12 Essential leadership insights (MIT Sloan)

Ally Macdonald

For decades, researchers have published findings around leadership in MIT Sloan Management Review. This collection offers a dozen of our most popular leadership articles of all time. We’ve collected a dozen of our most popular leadership articles from our archives, and for a limited time, every article is open access. With this collection, you’ll benefit from decades of research from academics and practitioners on the skills, processes, and frameworks that can help managers lead through times of uncertainty and disruption.

The most underrated skill in management

Few questions in business are more powerful than “What problem are you trying to solve?” Leaders who can formulate clear problem statements get more done with less effort and move more rapidly than their less-focused counterparts. But stopping to ask this question doesn’t come naturally — managers must put conscious effort into learning a structured approach.

The smart way to respond to negative emotions at work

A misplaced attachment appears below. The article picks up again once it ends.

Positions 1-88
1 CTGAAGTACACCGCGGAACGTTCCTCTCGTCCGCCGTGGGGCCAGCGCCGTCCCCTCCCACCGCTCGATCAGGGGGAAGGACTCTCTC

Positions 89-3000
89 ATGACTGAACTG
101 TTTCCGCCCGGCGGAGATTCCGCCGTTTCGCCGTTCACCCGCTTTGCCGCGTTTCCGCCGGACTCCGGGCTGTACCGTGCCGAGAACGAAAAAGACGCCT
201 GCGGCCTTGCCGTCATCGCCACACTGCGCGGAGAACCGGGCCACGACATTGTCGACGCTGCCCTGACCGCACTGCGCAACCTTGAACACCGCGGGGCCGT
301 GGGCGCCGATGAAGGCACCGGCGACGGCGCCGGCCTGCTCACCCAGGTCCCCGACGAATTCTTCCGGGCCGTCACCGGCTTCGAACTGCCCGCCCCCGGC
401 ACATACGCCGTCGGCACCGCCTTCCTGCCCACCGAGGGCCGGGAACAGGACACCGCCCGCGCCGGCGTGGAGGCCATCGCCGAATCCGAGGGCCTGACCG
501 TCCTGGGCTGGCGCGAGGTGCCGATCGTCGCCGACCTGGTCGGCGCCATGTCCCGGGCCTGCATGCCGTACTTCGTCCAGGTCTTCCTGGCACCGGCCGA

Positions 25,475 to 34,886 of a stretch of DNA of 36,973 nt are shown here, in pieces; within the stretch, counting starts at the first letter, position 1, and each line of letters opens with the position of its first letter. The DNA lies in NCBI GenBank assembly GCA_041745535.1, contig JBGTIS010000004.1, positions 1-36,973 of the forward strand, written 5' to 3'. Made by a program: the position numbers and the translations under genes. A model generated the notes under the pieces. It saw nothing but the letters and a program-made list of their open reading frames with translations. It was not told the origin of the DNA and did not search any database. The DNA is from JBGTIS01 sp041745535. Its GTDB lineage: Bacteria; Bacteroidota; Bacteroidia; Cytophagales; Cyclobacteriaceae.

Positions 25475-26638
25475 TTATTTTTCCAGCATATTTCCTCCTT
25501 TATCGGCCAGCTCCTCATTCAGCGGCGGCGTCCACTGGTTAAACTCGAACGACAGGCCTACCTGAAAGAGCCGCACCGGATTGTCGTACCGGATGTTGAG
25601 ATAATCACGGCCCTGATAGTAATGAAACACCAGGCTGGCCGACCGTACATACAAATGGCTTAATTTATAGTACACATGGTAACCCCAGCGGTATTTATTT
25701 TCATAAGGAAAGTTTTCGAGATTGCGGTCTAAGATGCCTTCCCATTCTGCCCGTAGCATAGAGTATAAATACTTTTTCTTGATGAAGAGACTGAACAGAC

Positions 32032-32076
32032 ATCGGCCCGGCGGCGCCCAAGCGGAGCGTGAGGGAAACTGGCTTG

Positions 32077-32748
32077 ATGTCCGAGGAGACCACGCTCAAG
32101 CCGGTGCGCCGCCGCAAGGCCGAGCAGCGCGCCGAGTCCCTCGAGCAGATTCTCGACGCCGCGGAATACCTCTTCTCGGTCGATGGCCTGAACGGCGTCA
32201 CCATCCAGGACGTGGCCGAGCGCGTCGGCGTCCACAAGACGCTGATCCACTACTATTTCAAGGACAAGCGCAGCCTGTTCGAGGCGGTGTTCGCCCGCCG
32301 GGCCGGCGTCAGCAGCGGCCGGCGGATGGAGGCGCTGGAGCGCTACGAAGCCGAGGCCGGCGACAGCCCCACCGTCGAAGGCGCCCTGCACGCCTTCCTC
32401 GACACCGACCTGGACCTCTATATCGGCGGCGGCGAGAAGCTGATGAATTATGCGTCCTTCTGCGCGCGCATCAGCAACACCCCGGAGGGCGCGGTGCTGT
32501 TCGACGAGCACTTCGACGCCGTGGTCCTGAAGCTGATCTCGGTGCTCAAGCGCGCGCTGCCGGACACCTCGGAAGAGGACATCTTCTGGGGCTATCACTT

Many executives try to ignore negative emotions in their workplaces — a tactic that can be counterproductive and costly. If managers respond to employees’ negative feelings wisely, employees may provide them important feedback

  1. The five steps all leaders must take in the age of uncertainty

Leaders need a new mental model to better understand the complex interplay between companies, economies, and societies. To do so, they must shift their focus to the broader business and social ecosystems in which their companies are embedded.

Don’t confuse digital with digitization

“Becoming digital” is a totally different exercise from digitizing. Digitization involves standardizing business processes and is an important enabler of becoming digital, but digitization on its own wont make a business a digital company.

What makes work meaningful

When employees find their work meaningful, there are myriad benefits for their productivity — and for their employers. Managers who support meaningful work are more likely to attract, retain, and motivate the talent they need to ensure future growth.

The lost art thinking in large organizations

Making the transition from management to leadership requires that managers exercise skills in strategic thinking — skills they don’t often get to practice in the action-oriented environment they know best. Managers moving into senior leadership must learn to embrace ambiguity and uncertainty and learn the importance of taking time to think things through.

Read full article here….